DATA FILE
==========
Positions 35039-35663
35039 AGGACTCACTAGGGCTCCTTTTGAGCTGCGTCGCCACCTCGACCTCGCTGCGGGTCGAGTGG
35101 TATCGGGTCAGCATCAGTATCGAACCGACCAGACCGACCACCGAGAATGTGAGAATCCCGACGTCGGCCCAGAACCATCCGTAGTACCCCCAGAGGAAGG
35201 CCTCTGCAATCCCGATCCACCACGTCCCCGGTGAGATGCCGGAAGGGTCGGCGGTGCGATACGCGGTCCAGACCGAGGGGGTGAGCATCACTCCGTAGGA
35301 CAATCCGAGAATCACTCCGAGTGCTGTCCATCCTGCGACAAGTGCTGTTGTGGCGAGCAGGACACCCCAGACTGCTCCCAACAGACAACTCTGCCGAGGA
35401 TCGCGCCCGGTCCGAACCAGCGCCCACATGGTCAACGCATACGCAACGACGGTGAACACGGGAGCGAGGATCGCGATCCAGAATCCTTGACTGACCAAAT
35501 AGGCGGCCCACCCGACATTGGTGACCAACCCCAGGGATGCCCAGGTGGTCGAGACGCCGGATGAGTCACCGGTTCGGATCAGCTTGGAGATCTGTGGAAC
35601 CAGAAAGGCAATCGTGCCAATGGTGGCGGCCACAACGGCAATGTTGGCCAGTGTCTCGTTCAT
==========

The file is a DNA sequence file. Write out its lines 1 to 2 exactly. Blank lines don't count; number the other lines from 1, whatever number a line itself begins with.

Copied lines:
Positions 35039-35663
35039 AGGACTCACTAGGGCTCCTTTTGAGCTGCGTCGCCACCTCGACCTCGCTGCGGGTCGAGTGG